PAVAROTTI is a wonderful, fascinating documentary about the famous opera singer, who made opera popular for modern audiences. Directed by Ron Howard, the movie details Luciano Pavarotti’s life and career, from childhood during World War II in Italy to his death in 2007. After marrying his first wife in 1961, Pavarotti won his first claims to fame in 1963 when he performed in the opera RIGOLETTO. Another performance in another opera in 1966 gave him the nickname “King of the High Cs.” Pavarotti kept climbing the ladder of success until he became the most popular opera singer of all time. Two love affairs put a damper on his family life, with the second affair leading to divorce and a second marriage.
Of course, the music in PAVAROTTI is glorious. It’s definitely the best part of the documentary. Despite his personal flaws, the emotional highlights of Pavarotti’s life and career are rather inspiring. He also had a charismatic, caring, jovial personality that overshadowed those flaws. PAVAROTTI has some positive Christian, pro-capitalist, moral elements, but a rock star being interviewed utters a couple “f” words.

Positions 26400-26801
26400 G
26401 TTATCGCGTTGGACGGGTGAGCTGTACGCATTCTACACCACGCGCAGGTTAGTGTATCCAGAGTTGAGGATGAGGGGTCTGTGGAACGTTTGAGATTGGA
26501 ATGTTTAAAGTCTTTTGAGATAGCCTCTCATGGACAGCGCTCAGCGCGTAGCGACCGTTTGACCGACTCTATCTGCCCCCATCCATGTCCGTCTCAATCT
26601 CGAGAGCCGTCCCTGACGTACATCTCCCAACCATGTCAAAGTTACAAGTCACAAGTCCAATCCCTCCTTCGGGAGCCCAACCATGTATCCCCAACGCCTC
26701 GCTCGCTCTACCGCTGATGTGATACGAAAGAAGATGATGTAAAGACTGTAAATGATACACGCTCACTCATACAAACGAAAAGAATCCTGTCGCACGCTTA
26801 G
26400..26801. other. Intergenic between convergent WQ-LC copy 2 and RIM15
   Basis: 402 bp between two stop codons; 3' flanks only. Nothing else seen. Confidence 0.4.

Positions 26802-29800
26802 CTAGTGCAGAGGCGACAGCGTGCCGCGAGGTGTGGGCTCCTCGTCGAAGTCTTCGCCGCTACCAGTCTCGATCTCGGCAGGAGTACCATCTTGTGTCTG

(BB, CC, CapCapCap, M):
Dominant Worldview and Other Worldview Content/Elements:
Strong moral worldview extolling the power of great music, with some positive references to Christianity, including a clear presentation of the Gospel in one operatic aria, plus a very strong pro-capitalist message where an extremely talented singer works hard to become a success and gives back to society through charity
Four obscenities (two “f” words by a rock star who’s supposed to be a Christian) and two OMGs
Some implied opera violence including one dying opera character has blood on his face in a couple scenes, and there’s a reference that the title character probably saw some death when he was a child during World War II, and there’s an archival image of people having been hung on a wall
Discussion of married man’s two mistresses, the second of which leads to divorce, marriage and an unwed pregnancy
Brief alcohol use
Smoking and/or Drug Use and Abuse:
No smoking or drugs; and,
Title character neglects his family for his career.